The simplest way to install a package is by specifying its name:
$ pip install SomePackage
SomePackage is downloaded from PyPI, along with its dependencies, and installed.
If SomePackage is already installed, and you need a newer version, use pip install --upgrade SomePackage. You can also request a specific version (pip install SomePackage==1.0.4) and specify setuptools extras (pip install SomePackage[PDF]).
You can also install from a particular source distribution file, either local or remote:
$ pip install ./downloads/SomePackage-1.0.4.tar.gz $ pip install http://my.package.repo/SomePackage-1.0.4.zip
Packages normally install under site-packages, but when you’re making changes, it makes more sense to run the package straight from the checked-out source tree. “Editable” installs create a .pth file in site-packages that extends Python’s import path to find the package:
$ pip install -e path/to/SomePackage
Pip knows how to check out a package from version control. Subversion, Git, Mercurial and Bazaar are supported. The repository will be checked out in a temporary folder, installed, and cleaned up:
$ pip install git+https://github.com/simplejson/simplejson.git $ pip install svn+svn://svn.zope.org/repos/main/zope.interface/trunk/
This can be combined with the -e flag, and Pip will perform the checkout in ./src/. You need to supply a name for the checkout folder by appending a hash to the repository URL:
$ pip install -e git+https://github.com/lakshmivyas/hyde.git#egg=hyde
Note that only basic checking-out of a repo is supported; pip will not handle advanced VCS-specific features such as submodules or subrepos.
pip searches in PyPI by default, but this can be overridden using the --index-url option:
$ pip install --index-url http://d.pypi.python.org/simple/ SomePackage
If you have your own package index with a few additional packages, you may want to to specify additional index URLs while still also using PyPI:
$ pip install --extra-index-url http://my.package.repo/ SomePackage
A “package index” used with --index-url or --extra-index-url can be as simple as a static-web-served directory, with automatic indexes on, with a subdirectory per package and sdists (tarballs created with python setup.py sdist) in that directory:
mypackage/ mypackage-0.7.8.tar.gz mypackage-1.0.1.tar.gz otherpackage/ otherpackage-2.3.5.tar.gz
If the number of packages in the index is small, it’s even simpler to skip the subdirectories: put all of the sdists in a single directory and use pip’s --find-links option with a URL to that directory:
mypackage-0.7.8.tar.gz mypackage-1.0.1.tar.gz otherpackage-2.3.5.tar.gz
--find-links also supports local paths, so installation need not require a network connection.
Like --extra-index-url, --find-links is additive by default, it does not replace or supersede the index. All package sources are checked, and the latest qualifying version for every requested package is used. If you want only your -find-links URL used as package source, you need to pair it with --no-index.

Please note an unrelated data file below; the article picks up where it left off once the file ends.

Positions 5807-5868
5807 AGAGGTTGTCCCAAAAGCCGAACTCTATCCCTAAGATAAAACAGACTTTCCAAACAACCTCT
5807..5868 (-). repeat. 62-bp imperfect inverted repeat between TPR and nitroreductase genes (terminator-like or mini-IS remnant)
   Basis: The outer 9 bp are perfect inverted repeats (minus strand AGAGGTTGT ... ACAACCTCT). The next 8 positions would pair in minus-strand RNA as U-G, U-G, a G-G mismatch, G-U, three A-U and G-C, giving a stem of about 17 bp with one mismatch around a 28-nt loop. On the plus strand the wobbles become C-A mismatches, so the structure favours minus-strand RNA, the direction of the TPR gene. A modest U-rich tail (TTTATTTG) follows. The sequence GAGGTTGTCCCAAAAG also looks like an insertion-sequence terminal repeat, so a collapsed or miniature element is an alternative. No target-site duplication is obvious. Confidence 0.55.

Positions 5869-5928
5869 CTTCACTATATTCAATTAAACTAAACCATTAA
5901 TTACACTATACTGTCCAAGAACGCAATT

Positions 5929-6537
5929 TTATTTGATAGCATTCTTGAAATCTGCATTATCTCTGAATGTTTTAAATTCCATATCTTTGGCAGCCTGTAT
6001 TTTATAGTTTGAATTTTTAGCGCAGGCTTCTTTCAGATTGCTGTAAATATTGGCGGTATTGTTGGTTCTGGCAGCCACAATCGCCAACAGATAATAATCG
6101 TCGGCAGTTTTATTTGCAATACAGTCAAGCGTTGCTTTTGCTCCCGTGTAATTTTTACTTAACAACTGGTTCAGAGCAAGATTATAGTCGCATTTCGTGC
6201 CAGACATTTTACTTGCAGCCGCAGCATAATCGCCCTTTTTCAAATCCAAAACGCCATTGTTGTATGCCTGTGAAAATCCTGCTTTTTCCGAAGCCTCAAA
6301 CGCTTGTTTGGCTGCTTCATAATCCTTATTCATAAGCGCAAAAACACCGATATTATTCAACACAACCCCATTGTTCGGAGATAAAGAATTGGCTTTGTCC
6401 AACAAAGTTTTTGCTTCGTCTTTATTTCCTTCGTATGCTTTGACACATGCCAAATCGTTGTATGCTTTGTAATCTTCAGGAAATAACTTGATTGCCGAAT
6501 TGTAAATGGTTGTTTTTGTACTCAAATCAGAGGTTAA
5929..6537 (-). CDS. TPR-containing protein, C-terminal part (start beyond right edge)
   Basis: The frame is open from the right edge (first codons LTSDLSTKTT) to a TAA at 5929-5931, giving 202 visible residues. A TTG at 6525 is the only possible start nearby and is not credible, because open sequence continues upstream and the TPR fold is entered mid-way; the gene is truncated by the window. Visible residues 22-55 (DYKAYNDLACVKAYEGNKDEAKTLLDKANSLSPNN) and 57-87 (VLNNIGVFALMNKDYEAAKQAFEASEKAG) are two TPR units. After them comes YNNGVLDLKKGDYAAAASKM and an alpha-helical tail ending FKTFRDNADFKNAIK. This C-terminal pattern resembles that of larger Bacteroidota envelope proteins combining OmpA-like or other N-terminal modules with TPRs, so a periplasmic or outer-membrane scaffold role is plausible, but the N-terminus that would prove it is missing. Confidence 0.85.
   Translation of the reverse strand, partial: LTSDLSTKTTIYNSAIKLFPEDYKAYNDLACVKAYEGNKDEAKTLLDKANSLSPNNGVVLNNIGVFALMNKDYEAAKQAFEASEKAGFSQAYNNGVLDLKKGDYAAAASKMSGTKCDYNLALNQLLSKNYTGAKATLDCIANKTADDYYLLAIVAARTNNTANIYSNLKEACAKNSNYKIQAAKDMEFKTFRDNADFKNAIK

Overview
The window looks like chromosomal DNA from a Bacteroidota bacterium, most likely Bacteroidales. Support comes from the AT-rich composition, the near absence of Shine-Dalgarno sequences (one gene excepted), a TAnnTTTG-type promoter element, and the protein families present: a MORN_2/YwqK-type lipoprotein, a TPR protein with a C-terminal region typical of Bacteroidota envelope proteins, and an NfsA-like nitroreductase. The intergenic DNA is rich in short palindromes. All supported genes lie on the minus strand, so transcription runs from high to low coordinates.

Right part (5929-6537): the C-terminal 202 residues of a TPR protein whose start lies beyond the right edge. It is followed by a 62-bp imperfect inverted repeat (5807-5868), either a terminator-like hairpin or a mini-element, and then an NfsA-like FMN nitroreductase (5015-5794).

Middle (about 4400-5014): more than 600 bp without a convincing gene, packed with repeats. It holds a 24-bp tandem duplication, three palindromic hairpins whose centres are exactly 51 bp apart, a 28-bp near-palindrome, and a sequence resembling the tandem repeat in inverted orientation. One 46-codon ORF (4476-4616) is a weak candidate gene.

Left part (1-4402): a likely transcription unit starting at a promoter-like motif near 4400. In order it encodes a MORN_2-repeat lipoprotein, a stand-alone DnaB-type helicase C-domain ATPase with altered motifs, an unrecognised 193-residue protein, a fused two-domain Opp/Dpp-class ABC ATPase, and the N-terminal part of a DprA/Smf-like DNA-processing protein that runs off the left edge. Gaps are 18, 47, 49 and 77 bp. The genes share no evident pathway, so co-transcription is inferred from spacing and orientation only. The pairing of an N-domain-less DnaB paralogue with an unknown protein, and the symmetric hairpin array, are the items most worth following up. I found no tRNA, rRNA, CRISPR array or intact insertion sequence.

--index-url, --extra-index-url and --find-links can all be used within a requirements file in addition to on the command line directly.
pip is able to uninstall most installed packages with pip uninstall package-name.
Known exceptions include pure-distutils packages installed with python setup.py install (such packages leave behind no metadata allowing determination of what files were installed), and script wrappers installed by develop-installs (python setup.py develop).
pip also performs an automatic uninstall of an old version of a package before upgrading to a newer version, so outdated files (and egg-info data) from conflicting versions aren’t left hanging around to cause trouble. The old version of the package is automatically restored if the new version fails to download or install.
pip can search PyPI for packages using the pip search command:
$ pip search "query"
The query will be used to search the names and summaries of all packages. With the --index option you can search in a different repository.
Another way to distribute a set of libraries is a bundle format (specific to pip). This format is not stable at this time (there simply hasn’t been any feedback, nor a great deal of thought). A bundle file contains all the source for your package, and you can have pip install them all together. Once you have the bundle file further network access won’t be necessary. To build a bundle file, do:
$ pip bundle MyApp.pybundle MyApp
(Using a requirements file would be wise.) Then someone else can get the file MyApp.pybundle and run:
$ pip install MyApp.pybundle
This is not a binary format. This only packages source. If you have binary packages, then the person who installs the files will have to have a compiler, any necessary headers installed, etc. Binary packages are hard, this is relatively easy.